Harry Potter author J K Rowling (pictured in 2009) is treating her fans to a new – free – children’s book
Harry Potter author J K Rowling is treating her fans to a new – free – children’s book.
The Ickabog is said to be for ‘children on lockdown, or even those back at school during these strange, unsettling times’.
Miss Rowling, 54, began publishing it online yesterday in daily instalments. It is her first children’s novel since the final Potter novel in 2007. Miss Rowling wrote it more than a decade ago and had intended to release it after The Deathly Hallows. But after reading it to her children, she put the script – part typed, part handwritten – in the attic.
She said she was recently ‘immersed in a fictional world I thought I’d never enter again’ after her children, now teenagers, were ‘touchingly enthusiastic’ about her returning to the story. In a series of messages on Twitter page, Miss Rowling revealed the work had been kept in a ‘very dusty’ Net-A-Porter box that ‘might well have held a premiere dress’.
The first two chapters were published on The Ickabog website yesterday, introducing King Fred the Fearless and five-year-old Bert Beamish. There will be daily updates until July 10. The Ickabog is a fearsome monster that is said to eat children and sheep. Miss Rowling has asked young readers to draw their own illustrations to go with the story.
The best pictures will be included in the published book in November, with royalties going ‘to help groups who’ve been particularly impacted by the pandemic’.
Rescued from the attic: The author shared pictures on Twitter of her original manuscript
‘I think The Ickabog lends itself well to serialisation because it was written as a read-aloud book (unconsciously shaped, I think, by the way I read it to my own children), but it’s suitable for seven to nine-year-olds to read to themselves,’ she said, describing the story as being about ‘truth and the abuse of power’.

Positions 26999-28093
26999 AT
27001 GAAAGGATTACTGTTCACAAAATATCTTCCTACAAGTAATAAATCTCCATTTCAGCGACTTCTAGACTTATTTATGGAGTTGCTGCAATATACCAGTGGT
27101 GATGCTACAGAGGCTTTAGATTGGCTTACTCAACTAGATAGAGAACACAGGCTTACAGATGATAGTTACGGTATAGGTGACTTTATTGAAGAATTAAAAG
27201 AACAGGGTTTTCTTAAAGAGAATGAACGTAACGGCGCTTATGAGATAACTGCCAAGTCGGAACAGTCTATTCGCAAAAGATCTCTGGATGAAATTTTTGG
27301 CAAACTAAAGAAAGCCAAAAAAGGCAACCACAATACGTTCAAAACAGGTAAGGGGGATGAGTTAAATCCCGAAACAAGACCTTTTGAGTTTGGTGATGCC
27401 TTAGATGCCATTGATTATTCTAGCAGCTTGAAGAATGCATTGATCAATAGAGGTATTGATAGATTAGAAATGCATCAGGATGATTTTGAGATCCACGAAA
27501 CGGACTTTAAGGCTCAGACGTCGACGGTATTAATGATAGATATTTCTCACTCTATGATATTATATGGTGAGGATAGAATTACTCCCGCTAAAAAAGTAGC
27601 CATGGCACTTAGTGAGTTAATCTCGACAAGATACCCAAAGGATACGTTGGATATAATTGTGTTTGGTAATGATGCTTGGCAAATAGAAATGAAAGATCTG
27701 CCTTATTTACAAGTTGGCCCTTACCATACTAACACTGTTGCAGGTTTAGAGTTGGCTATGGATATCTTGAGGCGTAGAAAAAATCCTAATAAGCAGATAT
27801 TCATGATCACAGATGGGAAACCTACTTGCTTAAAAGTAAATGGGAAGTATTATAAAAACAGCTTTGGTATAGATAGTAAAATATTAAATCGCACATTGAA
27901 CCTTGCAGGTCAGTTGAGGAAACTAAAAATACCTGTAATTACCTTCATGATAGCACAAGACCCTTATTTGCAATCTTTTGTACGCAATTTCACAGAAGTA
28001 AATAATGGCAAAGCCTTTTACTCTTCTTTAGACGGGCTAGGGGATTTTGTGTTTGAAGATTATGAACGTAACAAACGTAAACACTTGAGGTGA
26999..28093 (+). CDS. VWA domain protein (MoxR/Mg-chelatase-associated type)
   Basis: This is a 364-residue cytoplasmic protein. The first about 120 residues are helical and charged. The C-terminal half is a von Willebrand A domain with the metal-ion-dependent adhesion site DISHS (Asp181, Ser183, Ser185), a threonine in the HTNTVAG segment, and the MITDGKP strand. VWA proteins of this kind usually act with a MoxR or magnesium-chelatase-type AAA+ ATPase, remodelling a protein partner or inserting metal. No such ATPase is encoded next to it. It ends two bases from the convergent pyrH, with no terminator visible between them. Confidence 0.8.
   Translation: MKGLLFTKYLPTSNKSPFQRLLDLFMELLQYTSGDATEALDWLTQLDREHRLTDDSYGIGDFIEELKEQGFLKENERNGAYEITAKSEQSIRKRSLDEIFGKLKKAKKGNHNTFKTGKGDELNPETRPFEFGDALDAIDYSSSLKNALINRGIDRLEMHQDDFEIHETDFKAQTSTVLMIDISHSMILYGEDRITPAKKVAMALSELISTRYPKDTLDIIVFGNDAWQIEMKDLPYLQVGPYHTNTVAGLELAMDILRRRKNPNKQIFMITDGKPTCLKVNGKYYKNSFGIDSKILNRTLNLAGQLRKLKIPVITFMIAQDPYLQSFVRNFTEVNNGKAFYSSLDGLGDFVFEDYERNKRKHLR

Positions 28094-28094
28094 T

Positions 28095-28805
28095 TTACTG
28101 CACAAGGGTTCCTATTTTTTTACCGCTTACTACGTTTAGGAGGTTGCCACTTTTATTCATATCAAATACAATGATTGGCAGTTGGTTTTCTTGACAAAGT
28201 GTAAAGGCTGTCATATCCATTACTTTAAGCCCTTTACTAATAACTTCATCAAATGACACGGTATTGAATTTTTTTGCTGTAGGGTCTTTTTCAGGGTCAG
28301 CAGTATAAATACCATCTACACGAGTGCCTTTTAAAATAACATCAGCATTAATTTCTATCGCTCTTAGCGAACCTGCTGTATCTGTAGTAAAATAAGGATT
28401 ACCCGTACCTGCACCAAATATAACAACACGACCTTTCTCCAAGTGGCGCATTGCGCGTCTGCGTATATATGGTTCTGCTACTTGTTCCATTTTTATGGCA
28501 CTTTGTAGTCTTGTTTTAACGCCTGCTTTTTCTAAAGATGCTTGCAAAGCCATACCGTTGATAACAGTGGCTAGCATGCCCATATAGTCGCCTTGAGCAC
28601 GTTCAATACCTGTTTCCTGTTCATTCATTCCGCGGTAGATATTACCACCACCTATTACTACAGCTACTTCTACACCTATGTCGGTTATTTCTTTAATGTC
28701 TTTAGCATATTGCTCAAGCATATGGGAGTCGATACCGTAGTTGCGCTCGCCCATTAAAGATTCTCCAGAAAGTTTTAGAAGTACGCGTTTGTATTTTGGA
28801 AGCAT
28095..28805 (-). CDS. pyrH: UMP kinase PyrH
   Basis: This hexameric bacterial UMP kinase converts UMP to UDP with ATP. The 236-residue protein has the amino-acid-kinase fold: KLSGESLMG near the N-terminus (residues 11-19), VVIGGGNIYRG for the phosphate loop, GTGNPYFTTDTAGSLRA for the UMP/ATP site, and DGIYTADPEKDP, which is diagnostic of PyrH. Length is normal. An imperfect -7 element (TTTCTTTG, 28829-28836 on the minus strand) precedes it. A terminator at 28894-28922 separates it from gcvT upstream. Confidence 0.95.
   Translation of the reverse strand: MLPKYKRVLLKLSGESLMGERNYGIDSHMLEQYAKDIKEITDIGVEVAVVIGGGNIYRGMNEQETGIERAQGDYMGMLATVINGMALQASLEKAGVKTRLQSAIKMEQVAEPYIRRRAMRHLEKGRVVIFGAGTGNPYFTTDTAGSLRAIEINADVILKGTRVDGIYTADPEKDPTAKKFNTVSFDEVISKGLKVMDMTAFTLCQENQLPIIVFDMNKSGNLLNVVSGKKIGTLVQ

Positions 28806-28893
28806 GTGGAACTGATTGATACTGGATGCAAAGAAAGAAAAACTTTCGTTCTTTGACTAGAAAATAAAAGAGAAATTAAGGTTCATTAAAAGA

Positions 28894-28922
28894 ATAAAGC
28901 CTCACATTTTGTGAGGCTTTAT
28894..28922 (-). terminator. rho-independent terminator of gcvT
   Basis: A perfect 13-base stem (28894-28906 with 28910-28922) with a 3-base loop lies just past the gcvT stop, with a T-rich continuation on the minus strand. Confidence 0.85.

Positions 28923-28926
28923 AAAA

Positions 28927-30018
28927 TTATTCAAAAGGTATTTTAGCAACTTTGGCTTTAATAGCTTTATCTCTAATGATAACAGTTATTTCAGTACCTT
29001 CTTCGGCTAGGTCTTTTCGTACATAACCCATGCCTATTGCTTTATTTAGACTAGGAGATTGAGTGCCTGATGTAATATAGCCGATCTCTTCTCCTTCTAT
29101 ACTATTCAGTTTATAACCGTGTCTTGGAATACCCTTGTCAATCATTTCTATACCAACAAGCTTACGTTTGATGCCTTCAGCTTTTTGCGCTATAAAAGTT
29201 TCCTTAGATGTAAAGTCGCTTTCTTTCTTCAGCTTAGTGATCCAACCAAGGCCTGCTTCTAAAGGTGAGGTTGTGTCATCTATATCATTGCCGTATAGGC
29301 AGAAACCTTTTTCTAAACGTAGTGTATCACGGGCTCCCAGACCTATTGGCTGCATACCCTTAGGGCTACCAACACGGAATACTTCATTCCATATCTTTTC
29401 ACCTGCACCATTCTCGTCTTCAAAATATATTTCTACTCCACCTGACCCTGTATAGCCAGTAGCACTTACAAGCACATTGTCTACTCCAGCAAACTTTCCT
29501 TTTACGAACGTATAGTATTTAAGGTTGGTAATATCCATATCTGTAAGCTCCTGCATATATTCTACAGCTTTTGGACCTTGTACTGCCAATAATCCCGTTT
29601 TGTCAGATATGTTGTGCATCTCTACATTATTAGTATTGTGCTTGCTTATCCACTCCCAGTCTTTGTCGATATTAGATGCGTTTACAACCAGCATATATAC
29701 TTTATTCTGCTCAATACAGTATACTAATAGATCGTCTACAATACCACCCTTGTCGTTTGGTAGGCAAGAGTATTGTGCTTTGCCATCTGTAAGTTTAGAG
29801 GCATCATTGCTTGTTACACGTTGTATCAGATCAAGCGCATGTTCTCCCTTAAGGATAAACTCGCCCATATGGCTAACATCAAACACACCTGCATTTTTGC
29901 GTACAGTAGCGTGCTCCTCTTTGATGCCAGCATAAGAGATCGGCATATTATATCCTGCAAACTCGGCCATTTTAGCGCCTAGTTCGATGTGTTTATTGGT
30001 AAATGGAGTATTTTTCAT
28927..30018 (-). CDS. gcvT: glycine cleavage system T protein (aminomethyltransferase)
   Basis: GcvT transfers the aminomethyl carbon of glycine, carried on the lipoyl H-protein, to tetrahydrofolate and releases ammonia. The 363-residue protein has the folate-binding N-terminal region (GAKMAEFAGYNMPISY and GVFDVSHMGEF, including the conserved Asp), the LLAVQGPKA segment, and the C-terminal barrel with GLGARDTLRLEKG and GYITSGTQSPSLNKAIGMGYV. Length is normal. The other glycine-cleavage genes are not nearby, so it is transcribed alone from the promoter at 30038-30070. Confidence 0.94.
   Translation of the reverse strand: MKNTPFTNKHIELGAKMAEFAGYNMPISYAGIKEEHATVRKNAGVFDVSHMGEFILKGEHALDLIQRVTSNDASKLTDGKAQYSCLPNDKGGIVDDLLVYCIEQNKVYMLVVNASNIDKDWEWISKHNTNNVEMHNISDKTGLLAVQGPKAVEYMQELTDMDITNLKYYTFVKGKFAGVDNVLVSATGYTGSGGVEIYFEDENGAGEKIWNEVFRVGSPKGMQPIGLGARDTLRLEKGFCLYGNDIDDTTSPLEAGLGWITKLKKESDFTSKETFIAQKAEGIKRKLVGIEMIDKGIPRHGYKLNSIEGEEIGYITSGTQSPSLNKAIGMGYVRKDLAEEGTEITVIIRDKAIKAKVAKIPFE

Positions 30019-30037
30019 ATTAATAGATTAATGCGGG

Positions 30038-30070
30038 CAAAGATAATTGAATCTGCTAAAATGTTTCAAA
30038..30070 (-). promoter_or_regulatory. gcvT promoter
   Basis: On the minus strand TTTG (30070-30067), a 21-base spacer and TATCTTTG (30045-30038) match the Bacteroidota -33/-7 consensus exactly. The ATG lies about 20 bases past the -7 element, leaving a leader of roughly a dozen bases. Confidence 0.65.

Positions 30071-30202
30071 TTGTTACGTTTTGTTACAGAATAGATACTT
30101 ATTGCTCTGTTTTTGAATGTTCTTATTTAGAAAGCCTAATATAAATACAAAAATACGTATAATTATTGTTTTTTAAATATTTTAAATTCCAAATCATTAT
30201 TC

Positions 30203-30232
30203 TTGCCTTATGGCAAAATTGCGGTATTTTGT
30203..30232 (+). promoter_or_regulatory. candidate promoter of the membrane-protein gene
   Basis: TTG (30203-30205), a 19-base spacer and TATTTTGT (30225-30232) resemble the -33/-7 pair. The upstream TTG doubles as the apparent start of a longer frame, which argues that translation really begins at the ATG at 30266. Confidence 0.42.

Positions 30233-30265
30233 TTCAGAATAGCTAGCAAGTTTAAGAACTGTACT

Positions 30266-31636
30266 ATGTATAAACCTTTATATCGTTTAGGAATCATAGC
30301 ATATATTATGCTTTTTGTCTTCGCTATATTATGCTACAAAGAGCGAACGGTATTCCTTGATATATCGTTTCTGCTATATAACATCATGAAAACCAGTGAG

But she insisted that ‘it isn’t intended to be read as a response to anything that’s happening in the world right now’, adding: ‘The themes are timeless and could apply to any era or any country.’
The Ickabog is said to be for ‘children on lockdown, or even those back at school during these strange, unsettling times’
King Fred the Fearless
Once upon a time, there was a tiny country called Cornucopia, which had been ruled for centuries by a long line of fair-haired kings.
The king at the time of which I write was called King Fred the Fearless.
He’d announced the ‘Fearless’ bit himself, on the morning of his coronation, partly because it sounded nice with ‘Fred’, but also because he’d once managed to catch and kill a wasp all by himself, if you didn’t count five footmen and the boot boy.
King Fred the Fearless came to the throne on a huge wave of popularity.
He had lovely yellow curls, fine sweeping moustaches and looked magnificent in the tight breeches, velvet doublets and ruffled shirts that rich men wore at the time.
Fred was said to be generous, smiled and waved whenever anyone caught sight of him and looked awfully handsome in the portraits that were distributed throughout the kingdom, to be hung in town halls.
The people of Cornucopia were most happy with their new king, and many thought he’d end up being even better at the job than his father, Richard the Righteous, whose teeth (though nobody had liked to mention it at the time) were rather crooked.
King Fred was secretly relieved to find out how easy it was to rule Cornucopia. In fact, the country seemed to run itself.
Nearly everybody had lots of food, the merchants made pots of gold, and Fred’s advisors took care of any little problem that arose.
All that was left for Fred to do was beam at his subjects whenever he went out in his carriage and go hunting five times a week with his two best friends, Lord Spittleworth and Lord Flapoon.
Spittleworth and Flapoon had large estates of their own in the country, but they found it much cheaper and more amusing to live at the palace with the king, eating his food, hunting his stags, and making sure that the king didn’t get too fond of any of the beautiful ladies at court.
They had no wish to see Fred married, because a queen might spoil all their fun.
For a time, Fred had seemed to rather like Lady Eslanda, who was as dark and beautiful as Fred was fair and handsome, but Spittleworth had persuaded Fred that she was far too serious and bookish for the country to love her as queen.
Fred didn’t know that Lord Spittleworth had a grudge against Lady Eslanda. He’d once asked her to marry him, but she’d turned him down.
- To keep reading the story, just visit: theickabog.com. A new chapter, or two, will be uploaded daily.